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Cardiac arrest and youth

18 Apr 2012, 10:16
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Cardiac arrest and youth

Heart problems and cardiac or circulatory arrest in particular are usually associated with elderly.

 

However,there is about 500 death a year from circulatory arrest among young adults only in the United Kingdom. This looks as rather worrying trend. Partly because it usually affects people in a good fitness sportsmen in particular.

 

There was a number of infamous cases where sport star were involved. A 23-year-old Bolton Wanderers midfielder Fabrice Muamba, who suffered from cardiac arrest during the Bolton vs Tottenham Hotspur match this month. Gladly, he managed to recover despite the fact that his heart stopped more than for one hour.

 

It is said he was one of the best and one of the fittest player in the club. The same happened to Marc-Vivien Foe, the Cameroon footballer who collapsed and eventually died during the match with Colombia national team in 2003.

 

Experts think, however, that such cases are caused by some inherited conditions rather than the fitness of sportsmen. There are two types of inherited abnormalities usually connected with circulatory arrest. Arrhythmia (abnormal electrical activity in the heart) and cardiomyopathies (dysfunction of the heart muscle).

 

It is still unknown, what part sport plays in the probability of death during exercises. The evidence is not strong enough yet to make any conclusions.

 

Researchers suggest that people with inherited heart problems are two times likely to collapse if they are high-profile sport players.

 

As Dr. Shapiro from the Football Association UK said, it was always difficult to know what could be treated as a trigger of a sudden heart attack. He noted that there might be a predisposition on some individuals to have a circulatory arrest while under physical and emotional stress.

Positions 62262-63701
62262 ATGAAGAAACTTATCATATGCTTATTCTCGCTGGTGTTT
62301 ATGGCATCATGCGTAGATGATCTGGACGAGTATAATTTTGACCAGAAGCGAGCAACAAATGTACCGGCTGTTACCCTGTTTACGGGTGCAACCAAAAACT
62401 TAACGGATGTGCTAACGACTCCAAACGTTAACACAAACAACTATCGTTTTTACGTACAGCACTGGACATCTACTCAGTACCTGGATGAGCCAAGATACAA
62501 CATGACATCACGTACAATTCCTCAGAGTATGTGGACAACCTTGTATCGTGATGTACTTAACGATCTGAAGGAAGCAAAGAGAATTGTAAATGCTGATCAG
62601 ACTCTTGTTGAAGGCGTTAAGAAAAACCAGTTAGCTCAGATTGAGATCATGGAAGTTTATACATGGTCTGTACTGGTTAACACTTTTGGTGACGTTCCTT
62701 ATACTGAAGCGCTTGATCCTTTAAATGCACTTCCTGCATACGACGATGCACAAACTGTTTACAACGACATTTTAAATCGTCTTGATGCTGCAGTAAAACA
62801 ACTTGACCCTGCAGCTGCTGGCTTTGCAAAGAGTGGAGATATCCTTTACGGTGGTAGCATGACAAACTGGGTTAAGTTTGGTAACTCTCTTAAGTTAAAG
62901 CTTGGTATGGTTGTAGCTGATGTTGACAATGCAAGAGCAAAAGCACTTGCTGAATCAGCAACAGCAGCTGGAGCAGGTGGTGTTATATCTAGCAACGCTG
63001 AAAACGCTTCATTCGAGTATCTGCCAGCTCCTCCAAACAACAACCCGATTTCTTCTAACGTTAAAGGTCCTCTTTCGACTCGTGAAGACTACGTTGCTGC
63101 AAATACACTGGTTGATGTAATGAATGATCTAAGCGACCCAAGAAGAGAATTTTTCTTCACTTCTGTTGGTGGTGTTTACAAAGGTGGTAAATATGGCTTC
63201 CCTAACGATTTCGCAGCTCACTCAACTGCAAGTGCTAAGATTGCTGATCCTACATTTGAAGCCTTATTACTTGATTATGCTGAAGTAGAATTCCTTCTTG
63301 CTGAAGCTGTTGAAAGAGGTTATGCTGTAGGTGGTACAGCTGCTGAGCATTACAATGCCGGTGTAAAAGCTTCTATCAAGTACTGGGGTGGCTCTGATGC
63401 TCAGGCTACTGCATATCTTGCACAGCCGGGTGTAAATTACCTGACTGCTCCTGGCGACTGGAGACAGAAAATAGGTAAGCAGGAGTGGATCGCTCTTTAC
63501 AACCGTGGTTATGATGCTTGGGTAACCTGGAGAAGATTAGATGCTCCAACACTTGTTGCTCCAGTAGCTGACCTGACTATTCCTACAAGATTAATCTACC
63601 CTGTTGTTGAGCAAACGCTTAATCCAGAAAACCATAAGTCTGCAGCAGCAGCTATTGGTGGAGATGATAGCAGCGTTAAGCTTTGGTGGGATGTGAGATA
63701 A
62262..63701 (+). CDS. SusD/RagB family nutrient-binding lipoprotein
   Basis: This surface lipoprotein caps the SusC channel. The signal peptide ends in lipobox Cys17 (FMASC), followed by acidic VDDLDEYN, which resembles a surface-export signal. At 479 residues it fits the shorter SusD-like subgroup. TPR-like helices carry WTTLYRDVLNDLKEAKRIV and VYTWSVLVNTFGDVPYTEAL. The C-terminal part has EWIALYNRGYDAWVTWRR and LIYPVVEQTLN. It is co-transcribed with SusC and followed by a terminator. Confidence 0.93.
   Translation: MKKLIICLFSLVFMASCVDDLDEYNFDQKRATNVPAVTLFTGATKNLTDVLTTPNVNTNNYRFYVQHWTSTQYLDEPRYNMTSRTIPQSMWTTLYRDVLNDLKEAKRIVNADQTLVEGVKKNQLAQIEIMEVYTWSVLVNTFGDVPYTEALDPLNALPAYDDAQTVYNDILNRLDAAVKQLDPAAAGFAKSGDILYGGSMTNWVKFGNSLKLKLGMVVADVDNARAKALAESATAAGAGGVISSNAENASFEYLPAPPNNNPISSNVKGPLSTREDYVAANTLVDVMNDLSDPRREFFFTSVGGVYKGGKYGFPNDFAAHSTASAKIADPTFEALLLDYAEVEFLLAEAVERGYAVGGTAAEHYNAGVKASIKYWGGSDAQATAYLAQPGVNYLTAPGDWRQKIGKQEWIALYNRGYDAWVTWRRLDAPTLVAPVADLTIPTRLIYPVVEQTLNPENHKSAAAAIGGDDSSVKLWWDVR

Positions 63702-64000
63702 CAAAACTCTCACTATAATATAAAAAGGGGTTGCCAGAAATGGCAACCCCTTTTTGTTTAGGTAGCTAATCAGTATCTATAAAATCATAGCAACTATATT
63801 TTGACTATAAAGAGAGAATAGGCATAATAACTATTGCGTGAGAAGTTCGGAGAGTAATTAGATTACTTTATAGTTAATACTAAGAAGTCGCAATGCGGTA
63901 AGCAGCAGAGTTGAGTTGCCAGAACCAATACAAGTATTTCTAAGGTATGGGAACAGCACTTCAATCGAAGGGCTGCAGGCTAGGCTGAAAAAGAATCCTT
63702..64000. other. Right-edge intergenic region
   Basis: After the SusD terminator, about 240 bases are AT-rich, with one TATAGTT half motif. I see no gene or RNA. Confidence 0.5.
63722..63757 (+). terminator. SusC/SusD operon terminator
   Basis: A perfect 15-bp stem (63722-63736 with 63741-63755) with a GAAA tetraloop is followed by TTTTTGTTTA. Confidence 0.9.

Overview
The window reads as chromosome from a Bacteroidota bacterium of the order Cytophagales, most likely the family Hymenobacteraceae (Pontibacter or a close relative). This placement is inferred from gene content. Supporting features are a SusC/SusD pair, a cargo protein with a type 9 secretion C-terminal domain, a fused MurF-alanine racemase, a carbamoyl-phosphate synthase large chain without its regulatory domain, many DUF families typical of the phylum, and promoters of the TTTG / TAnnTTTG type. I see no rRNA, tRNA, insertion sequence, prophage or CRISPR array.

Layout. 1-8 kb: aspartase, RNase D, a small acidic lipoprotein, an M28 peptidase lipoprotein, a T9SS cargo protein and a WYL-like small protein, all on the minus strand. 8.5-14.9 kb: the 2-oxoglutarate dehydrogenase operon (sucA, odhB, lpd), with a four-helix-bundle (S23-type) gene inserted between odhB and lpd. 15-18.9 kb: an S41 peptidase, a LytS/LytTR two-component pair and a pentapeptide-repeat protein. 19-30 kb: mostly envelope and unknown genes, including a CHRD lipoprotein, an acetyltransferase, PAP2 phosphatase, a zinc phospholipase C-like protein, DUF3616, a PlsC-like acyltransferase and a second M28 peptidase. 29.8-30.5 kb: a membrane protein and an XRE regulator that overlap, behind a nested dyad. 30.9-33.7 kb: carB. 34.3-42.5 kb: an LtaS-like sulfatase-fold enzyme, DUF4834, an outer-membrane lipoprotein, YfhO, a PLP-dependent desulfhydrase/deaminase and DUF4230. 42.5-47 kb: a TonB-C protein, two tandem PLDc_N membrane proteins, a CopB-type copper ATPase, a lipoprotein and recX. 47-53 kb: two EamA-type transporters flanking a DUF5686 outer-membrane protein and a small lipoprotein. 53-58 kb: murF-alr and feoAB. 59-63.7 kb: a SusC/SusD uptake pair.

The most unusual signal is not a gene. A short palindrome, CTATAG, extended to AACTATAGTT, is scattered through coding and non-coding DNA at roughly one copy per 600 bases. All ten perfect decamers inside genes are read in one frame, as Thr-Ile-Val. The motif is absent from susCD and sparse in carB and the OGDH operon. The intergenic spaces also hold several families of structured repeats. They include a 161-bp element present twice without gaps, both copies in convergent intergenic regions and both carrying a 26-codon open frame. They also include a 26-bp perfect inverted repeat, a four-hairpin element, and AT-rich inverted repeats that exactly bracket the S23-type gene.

The question posed is if there is any chance to prevent such events. It is a common practice among European countries that high-profile players have a regular screening, though the regulations differ from country to country.

 

Football players are to have the first medical screening at the age of 16 and they are likely to have a regular mandatory check-ups through their whole career. If any problems occur they are often have to give up sport career.

 

Although test are usually include all the possible aspect of sport men's health, it is not perfect at all, experts plead. The test itself does not guarantee that some dysfunctions of abnormalities will be found. There is a reason for such a problem. Usually abnormalities are not permanent. That makes difficult to pick them up while making normal check-up.

 

The other reason might be the methods of medical screenings: ECG (electrocardiography) and ultrasound screening of the heart muscle might be inefficient for top sportsmen.

 

The Bolton player which was mentioned earlier had the latest screening last summer. That means that common football players check-ups is no effective in a long prospective. It is time to think about new ways of screening for top players.

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